Organic Syntheses, Coll. Vol. 1, p.276 (1941); Vol. 6, p.44 (1926).
One kilogram (862 cc., 10.2 moles) of furfural (Note 1)
is placed in a 4-l. copper can (Note 2)
provided with a mechanical stirrer
and surrounded by an ice bath
. The stirrer is started and the furfural
is cooled to 5–8°. When the temperature has fallen to this range, 825 g. of 33.3 per cent technical sodium hydroxide
solution (Note 3)
is added from a separatory funnel
at such a rate that the temperature of the reaction mixture does not exceed 20°. This requires twenty to twenty-five minutes. The rate of addition will depend on the efficiency of the cooling. The stirring is continued for one hour after the addition of the sodium hydroxide
During the reaction considerable sodium 2-furancarboxylate
separates in fine scale-like crystals. The reaction mixture is allowed to come to room temperature and just enough water is added to dissolve this precipitate. This requires about 325 cc. The solution is then placed in a continuous extraction apparatus (Fig. 16) and the 2-furylcarbinol
is extracted with 1500–2000 cc. of ether (Note 4)
. The extraction is complete after six to seven hours (Note 5)
When extraction is complete the ether
solution of 2-furylcarbinol
is distilled until the temperature of the liquid (not the vapor) reaches 95°. Then the residue is distilled under diminished pressure. Some ether
and water come over first, and the temperature then rises rapidly to the boiling point of 2-furylcarbinol
. The yield of 2-furylcarbinol
boiling at 75–77°/15 mm.
is 310–325 g.
per cent of the theoretical amount) (Note 6)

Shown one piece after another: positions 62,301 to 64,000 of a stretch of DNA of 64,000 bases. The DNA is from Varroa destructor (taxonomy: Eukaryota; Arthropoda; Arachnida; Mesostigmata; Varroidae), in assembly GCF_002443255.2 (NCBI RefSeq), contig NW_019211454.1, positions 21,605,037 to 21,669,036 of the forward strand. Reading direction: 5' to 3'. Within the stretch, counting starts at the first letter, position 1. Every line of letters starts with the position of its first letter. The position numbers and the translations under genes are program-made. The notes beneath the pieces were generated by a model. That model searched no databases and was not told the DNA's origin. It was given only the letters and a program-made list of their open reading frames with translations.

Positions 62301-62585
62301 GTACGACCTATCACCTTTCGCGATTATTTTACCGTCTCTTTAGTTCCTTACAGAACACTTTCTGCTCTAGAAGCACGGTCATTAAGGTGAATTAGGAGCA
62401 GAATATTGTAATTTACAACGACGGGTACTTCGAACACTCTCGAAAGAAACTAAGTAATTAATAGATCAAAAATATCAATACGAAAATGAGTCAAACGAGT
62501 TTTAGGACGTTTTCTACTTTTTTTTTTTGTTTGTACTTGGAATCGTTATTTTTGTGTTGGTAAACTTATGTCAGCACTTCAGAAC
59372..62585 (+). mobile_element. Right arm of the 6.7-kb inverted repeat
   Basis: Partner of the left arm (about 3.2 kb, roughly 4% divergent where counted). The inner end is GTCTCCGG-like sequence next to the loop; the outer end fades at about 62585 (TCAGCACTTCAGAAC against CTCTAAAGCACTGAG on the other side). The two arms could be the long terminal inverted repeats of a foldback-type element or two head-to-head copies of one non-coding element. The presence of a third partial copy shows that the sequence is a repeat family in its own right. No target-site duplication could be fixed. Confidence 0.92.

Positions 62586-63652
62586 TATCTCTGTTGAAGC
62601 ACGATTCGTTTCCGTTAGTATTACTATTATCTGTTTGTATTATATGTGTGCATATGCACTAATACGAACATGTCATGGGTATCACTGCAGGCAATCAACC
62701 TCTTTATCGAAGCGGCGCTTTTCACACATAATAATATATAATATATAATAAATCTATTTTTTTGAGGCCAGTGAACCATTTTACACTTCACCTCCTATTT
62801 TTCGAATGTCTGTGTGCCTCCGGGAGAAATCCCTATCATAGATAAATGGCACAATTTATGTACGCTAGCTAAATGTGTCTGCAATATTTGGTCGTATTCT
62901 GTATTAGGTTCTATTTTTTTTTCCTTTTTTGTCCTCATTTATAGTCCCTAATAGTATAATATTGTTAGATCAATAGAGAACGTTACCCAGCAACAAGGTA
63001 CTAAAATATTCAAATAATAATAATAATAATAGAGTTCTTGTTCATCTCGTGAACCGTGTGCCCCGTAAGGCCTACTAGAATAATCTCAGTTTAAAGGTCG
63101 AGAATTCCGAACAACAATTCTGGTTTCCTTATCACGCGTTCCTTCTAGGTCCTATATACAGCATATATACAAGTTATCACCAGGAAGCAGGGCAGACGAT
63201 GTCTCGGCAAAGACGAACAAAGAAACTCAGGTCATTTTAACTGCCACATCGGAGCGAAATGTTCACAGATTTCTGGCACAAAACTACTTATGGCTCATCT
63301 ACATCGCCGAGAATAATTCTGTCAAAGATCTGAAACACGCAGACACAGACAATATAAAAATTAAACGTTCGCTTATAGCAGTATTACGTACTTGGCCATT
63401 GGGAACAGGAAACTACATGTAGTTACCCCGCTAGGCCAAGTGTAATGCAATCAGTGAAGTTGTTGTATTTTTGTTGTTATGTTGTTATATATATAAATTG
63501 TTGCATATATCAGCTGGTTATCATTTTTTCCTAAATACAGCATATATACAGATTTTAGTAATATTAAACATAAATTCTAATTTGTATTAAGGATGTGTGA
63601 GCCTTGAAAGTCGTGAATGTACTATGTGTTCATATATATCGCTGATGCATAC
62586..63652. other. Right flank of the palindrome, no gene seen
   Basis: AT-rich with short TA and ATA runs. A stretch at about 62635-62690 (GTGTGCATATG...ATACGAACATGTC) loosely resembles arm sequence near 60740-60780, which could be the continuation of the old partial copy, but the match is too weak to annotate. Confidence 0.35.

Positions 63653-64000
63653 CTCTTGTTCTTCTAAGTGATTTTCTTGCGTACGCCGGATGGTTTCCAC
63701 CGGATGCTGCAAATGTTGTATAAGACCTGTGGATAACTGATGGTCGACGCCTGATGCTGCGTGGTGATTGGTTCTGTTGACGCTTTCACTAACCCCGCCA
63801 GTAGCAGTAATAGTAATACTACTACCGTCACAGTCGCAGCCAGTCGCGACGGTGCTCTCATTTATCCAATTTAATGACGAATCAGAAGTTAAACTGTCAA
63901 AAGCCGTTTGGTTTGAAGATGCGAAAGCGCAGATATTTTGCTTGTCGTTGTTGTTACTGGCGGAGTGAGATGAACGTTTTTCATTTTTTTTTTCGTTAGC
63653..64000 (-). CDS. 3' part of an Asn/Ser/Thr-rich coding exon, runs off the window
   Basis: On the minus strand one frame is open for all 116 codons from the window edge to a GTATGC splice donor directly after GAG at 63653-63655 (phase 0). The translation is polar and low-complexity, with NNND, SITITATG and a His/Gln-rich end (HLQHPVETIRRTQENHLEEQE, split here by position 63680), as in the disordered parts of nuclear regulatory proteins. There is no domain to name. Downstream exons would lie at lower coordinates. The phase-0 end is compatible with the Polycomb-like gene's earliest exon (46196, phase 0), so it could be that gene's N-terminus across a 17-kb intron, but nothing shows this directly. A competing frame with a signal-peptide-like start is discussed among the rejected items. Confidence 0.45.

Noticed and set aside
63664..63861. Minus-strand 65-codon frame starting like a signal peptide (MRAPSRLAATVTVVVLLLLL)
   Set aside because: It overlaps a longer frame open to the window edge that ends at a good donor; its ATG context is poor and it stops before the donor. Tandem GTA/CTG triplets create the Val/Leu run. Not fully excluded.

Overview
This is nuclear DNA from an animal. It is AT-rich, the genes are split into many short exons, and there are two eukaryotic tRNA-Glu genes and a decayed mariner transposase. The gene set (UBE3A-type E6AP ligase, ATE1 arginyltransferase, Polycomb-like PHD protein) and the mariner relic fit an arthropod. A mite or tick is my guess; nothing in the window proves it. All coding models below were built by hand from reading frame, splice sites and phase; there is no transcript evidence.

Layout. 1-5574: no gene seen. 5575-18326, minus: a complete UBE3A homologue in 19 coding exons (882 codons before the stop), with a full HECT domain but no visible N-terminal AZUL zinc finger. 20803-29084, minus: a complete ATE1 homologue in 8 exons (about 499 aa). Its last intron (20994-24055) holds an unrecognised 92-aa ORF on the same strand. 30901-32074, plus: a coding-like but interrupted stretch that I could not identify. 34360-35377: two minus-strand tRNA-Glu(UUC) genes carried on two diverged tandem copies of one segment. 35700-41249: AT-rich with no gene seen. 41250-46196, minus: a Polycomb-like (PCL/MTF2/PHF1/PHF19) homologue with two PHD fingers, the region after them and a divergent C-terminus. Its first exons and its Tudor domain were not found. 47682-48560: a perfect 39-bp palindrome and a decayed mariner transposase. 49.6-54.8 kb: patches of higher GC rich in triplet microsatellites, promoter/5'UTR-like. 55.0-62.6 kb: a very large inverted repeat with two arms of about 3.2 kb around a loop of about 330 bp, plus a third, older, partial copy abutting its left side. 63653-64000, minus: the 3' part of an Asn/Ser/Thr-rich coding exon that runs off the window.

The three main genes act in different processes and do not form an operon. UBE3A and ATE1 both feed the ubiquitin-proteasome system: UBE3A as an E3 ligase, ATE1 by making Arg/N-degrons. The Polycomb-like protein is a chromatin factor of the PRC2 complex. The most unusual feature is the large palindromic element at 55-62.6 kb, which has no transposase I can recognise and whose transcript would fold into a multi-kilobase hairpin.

The water solution containing the sodium 2-furancarboxylate
is made acid to Congo red paper with 40 per cent sulfuric acid
. This requires about 400 cc. On cooling, the 2-furancarboxylic acid
crystallizes and is filtered with suction. The crude acid contains considerable sodium hydrogen sulfate
and is deeply colored. For purification it is dissolved in 2300 cc. of boiling water containing about 60 g. of decolorizing carbon (Norite)
and the solution is boiled for about forty-five minutes. It is then filtered and cooled with stirring to 16–20° (Note 7)
and the 2-furancarboxylic acid
which crystallizes is filtered by suction. The product thus obtained is light yellow in color but darkens somewhat on standing. The yield is 360–380 g.
per cent of the theoretical amount) (Note 8)
. This acid melts at 121–124°
and by titration is 93–95 per cent pure. It is pure enough for many purposes.
For further purification the material may be recrystallized from hot water, or dissolved in alkali and reprecipitated, or distilled under reduced pressure or sublimed. Each of these operations involves considerable loss of product, either through solubility or through decomposition by heat. The best-appearing product is obtained by distillation under reduced pressure. The crude acid is distilled from a Claisen flask
with a delivery tube
set low in order that the acid need not be heated much above the boiling point. The product boiling at 141–144°/20 mm.
is pure white and melts at 125–132° (Note 9)